Edit Your Resume in Five Simple Steps By Jeremy Cyrus 03/05/2014
Your resume is complete! Every section is drafted, and all the details of your education and work history are in place and ready for prime time. But before you attach your cover letter and send your entire application off to a potential employer, stop and take a breath. No polished, professional piece of writing is ever complete without a thorough editing process. Take these five steps before you make another move.
1. Read it again.
This is a no brainer. You'll need to read back over your resume (and your cover letter!) not once, but several times. And don't just read your documents with your own eyes. Put yourself in the shoes of your potential employer, and envision this person as the most uptight, unforgiving, easily confused, and judgmental person you've ever met.
2. Now print it out and grab a red pen.
Circle every adverb, every repetition of the word "success" or "successfully", and every sentence or phrase that seems less than perfectly clear. Delete the adverbs, replace overused words, and make every claim as specific as possible. If a statement applies to everyone in the world (for example, "I'm a hard worker"), get rid of it. Focus on the details that refer only to you.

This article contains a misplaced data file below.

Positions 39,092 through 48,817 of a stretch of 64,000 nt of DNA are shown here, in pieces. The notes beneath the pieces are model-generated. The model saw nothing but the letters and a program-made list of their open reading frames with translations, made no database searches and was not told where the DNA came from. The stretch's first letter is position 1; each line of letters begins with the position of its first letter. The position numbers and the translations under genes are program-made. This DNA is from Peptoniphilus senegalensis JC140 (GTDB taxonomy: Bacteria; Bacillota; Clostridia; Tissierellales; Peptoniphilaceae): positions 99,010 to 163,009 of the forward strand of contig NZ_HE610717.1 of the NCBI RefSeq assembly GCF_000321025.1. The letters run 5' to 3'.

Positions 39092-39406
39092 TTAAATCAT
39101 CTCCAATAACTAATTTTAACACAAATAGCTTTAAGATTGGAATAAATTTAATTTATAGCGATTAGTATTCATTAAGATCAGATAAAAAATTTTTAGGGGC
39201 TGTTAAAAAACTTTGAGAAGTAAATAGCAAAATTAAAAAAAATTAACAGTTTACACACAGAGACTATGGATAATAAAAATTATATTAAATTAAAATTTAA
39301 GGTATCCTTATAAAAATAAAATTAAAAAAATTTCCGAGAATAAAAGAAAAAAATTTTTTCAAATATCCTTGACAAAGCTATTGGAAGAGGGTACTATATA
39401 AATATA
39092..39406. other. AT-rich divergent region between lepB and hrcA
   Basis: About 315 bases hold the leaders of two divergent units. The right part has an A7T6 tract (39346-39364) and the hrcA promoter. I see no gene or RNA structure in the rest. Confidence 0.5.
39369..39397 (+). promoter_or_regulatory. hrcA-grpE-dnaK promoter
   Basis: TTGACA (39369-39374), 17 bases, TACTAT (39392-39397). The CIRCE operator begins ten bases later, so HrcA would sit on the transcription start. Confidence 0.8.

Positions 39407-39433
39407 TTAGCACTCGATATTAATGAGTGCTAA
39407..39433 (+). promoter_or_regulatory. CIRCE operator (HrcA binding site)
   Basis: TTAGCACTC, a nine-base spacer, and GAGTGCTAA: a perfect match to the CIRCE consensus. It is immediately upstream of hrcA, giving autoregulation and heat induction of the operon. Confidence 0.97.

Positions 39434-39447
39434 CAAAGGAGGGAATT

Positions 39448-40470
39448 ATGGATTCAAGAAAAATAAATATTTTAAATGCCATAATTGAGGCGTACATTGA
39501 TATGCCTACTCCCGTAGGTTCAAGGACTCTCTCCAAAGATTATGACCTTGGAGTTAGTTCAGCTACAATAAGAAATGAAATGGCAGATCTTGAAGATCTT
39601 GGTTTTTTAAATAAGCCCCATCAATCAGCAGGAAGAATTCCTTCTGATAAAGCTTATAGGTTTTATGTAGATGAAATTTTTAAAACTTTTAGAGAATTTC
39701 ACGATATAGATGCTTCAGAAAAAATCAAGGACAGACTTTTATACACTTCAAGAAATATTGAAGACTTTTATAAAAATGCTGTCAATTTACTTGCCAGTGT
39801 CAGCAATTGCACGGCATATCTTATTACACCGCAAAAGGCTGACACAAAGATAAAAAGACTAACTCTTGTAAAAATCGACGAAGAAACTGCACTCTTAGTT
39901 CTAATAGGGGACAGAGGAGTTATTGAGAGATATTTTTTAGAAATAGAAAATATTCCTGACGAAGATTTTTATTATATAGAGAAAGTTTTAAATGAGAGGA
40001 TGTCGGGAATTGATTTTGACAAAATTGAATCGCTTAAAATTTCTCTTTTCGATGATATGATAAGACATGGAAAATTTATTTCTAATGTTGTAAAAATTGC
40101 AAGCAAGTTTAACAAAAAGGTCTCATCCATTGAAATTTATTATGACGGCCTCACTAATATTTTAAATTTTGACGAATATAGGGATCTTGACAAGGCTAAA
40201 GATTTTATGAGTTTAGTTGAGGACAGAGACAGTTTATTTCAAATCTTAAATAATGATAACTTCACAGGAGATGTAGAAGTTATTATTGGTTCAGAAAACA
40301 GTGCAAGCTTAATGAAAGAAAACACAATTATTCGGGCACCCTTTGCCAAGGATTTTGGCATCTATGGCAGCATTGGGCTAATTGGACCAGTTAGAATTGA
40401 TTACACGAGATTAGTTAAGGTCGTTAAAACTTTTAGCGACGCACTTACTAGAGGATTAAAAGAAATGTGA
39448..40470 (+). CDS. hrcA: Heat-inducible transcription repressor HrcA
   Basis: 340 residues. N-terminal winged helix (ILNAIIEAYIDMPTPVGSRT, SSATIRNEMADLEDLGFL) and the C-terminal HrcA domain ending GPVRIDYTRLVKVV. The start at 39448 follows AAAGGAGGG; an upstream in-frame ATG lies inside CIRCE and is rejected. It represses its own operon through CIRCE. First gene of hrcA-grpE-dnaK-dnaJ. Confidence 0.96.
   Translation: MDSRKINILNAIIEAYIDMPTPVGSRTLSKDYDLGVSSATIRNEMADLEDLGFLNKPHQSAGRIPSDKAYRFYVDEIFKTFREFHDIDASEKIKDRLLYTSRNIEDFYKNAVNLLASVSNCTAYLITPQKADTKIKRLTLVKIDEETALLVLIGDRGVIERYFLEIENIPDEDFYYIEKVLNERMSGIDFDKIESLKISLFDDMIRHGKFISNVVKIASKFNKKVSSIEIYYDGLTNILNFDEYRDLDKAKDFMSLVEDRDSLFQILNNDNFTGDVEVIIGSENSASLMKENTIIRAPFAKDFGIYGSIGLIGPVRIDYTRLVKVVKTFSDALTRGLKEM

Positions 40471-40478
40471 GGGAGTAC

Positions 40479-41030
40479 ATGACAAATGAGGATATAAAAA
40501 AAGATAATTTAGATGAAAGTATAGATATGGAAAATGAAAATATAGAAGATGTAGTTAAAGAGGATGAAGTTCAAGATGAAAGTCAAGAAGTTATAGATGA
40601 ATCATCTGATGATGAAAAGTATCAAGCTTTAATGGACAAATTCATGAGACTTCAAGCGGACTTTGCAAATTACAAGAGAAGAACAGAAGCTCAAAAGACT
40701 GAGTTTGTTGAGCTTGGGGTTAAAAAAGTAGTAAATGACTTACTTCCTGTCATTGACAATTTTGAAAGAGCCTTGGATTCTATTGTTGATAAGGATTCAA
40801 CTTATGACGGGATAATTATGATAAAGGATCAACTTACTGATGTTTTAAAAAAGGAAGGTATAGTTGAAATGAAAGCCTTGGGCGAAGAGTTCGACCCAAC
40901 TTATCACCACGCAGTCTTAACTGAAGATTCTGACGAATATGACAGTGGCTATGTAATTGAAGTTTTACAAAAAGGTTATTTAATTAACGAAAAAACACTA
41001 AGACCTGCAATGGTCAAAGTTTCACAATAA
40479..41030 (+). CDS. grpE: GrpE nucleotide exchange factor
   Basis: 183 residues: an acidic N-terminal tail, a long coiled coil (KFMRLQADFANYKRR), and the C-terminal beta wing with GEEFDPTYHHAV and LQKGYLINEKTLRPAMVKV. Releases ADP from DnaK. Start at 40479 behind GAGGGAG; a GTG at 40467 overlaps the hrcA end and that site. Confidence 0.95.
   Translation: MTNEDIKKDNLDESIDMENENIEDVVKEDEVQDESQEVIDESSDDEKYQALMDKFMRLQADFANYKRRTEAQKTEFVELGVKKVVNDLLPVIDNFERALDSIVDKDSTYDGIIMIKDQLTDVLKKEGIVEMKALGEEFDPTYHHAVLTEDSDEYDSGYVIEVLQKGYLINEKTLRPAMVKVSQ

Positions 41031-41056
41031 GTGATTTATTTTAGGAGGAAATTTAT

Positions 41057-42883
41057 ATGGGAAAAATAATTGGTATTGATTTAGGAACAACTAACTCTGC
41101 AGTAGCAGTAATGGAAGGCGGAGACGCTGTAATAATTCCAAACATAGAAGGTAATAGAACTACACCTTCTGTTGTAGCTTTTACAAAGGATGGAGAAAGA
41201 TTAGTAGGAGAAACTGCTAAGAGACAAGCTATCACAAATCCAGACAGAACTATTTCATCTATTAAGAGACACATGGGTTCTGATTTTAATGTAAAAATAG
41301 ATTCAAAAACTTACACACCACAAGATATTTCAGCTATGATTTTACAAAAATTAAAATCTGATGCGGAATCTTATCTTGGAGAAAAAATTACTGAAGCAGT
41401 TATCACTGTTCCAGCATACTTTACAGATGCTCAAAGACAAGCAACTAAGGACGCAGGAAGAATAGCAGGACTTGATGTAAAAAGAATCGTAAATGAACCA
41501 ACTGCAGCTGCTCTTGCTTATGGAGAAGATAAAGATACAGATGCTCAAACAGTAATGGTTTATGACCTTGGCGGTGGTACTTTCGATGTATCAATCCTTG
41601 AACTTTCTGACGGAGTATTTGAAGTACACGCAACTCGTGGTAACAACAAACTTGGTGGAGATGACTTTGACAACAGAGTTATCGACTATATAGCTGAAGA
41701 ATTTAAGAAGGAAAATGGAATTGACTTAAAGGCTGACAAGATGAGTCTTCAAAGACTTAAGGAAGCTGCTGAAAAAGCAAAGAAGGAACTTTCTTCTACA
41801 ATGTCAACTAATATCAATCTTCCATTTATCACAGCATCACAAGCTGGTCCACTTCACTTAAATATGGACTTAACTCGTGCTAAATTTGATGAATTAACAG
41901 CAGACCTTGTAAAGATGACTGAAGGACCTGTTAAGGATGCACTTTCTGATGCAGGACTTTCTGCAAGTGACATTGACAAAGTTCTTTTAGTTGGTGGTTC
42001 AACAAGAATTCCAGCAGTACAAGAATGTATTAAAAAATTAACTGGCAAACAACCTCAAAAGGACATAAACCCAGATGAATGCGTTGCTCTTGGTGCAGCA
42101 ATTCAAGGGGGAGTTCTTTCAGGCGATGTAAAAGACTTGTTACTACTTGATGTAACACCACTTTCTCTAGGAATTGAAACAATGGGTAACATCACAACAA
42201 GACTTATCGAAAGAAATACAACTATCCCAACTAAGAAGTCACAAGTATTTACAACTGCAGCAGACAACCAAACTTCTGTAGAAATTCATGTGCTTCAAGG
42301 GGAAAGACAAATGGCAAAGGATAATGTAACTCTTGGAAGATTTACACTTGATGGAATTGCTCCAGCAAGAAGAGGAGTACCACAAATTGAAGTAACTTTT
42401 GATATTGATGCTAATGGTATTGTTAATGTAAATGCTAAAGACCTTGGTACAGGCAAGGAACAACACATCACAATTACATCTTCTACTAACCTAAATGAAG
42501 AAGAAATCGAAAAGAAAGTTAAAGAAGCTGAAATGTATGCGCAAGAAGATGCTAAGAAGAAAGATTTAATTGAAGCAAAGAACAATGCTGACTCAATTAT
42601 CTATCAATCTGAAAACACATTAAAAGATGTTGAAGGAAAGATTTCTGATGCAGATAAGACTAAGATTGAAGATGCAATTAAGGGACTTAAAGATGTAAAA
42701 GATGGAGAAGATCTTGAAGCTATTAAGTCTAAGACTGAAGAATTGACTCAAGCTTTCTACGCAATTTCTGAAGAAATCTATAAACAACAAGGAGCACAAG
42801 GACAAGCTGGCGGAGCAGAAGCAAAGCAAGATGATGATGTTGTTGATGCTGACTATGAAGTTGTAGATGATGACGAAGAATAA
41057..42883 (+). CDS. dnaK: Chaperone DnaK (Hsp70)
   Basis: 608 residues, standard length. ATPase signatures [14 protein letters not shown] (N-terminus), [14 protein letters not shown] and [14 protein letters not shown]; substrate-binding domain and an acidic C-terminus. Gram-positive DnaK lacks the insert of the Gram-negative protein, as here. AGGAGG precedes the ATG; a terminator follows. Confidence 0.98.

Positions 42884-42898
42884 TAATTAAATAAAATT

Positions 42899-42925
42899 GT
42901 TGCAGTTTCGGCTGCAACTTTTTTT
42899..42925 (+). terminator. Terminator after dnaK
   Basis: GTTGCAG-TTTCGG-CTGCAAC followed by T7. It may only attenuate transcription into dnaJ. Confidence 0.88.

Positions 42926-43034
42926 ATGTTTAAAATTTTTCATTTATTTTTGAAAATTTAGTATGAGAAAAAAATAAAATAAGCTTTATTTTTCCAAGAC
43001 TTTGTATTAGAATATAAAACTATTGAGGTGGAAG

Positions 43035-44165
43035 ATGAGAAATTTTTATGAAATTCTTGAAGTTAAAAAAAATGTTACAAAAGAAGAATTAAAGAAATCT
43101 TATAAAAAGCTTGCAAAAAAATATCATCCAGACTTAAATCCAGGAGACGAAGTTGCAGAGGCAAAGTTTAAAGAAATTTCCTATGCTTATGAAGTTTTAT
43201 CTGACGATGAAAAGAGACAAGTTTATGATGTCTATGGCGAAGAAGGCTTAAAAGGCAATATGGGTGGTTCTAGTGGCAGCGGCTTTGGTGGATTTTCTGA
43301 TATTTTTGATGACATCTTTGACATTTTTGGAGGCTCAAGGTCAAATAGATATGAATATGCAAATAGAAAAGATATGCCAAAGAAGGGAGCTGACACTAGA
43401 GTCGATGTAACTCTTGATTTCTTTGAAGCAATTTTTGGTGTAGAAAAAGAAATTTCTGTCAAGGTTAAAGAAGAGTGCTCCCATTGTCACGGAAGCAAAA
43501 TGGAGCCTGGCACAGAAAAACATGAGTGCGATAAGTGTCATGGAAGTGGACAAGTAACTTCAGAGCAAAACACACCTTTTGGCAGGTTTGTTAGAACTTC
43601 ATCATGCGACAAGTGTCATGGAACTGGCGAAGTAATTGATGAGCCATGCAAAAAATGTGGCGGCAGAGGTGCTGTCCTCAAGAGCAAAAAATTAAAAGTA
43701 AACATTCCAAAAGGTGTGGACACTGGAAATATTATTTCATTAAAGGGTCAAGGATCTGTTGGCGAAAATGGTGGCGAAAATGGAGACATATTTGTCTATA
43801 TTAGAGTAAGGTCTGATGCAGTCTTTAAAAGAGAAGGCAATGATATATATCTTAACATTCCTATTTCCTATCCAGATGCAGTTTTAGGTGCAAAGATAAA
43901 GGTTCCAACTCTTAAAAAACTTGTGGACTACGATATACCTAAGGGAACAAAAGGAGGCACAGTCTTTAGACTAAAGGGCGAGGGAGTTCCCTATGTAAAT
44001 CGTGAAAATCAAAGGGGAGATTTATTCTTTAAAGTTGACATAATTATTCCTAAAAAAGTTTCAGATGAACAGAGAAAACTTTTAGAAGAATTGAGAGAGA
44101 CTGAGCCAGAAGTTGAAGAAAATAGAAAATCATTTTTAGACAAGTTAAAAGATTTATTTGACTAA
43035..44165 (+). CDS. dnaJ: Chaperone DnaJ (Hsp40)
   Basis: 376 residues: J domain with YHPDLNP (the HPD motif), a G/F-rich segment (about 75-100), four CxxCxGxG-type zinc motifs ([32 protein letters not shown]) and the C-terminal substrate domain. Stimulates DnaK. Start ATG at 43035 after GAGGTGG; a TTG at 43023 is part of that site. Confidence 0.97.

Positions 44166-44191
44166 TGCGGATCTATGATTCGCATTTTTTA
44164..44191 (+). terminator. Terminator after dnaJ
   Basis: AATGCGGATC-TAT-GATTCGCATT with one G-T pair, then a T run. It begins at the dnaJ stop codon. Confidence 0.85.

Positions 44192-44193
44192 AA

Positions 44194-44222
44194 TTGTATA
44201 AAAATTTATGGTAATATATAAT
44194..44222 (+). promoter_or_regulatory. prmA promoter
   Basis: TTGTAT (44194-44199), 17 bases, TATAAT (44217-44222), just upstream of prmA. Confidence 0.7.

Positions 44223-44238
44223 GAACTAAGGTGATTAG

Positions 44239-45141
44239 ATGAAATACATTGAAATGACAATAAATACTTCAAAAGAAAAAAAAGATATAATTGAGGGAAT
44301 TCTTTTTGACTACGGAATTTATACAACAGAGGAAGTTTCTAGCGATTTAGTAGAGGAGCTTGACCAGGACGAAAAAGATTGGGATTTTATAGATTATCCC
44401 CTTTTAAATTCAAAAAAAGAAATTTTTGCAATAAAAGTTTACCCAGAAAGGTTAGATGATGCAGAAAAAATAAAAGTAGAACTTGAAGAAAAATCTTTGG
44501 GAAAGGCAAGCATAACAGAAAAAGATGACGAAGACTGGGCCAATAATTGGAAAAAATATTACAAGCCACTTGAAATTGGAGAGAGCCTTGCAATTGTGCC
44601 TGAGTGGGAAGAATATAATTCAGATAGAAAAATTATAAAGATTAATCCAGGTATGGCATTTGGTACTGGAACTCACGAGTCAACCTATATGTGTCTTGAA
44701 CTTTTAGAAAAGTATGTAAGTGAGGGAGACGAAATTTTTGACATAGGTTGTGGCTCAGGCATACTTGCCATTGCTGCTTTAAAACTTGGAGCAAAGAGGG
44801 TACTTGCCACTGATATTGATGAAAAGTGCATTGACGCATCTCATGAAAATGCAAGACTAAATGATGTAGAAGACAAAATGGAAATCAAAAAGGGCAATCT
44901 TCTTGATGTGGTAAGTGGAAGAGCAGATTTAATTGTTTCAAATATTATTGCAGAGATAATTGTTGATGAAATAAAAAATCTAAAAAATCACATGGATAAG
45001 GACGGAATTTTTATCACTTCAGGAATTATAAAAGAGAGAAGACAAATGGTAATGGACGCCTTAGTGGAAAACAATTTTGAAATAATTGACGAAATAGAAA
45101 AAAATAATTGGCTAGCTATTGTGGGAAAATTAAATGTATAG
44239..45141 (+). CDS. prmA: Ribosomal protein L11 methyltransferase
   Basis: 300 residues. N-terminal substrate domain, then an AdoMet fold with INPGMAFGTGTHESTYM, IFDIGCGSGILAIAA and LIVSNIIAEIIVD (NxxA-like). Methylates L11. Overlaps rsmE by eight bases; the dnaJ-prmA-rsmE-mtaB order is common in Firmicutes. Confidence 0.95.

3. Keep your bullet points parallel.
If the first bullet point under a subheading begins with a past tense verb (for example, "Managed warehouse inventory"), then make sure the other bullets points do too.
4. Review your formatting and layout.
Back up and review the visual impact of your resume on the page. Is the text small and cluttered? Are specific pieces of information easy to find? Does the subheadings look balanced? Is the resume easy to skim? Visit Free Resume Builder for helpful and easy-to-use formatting tools.
5. Hand it over.
Before you submit your resume to an employer, hand it off to at least two other people who can provide you with a fresh pair of eyes and a little perspective. Stay open to their impressions and their advice.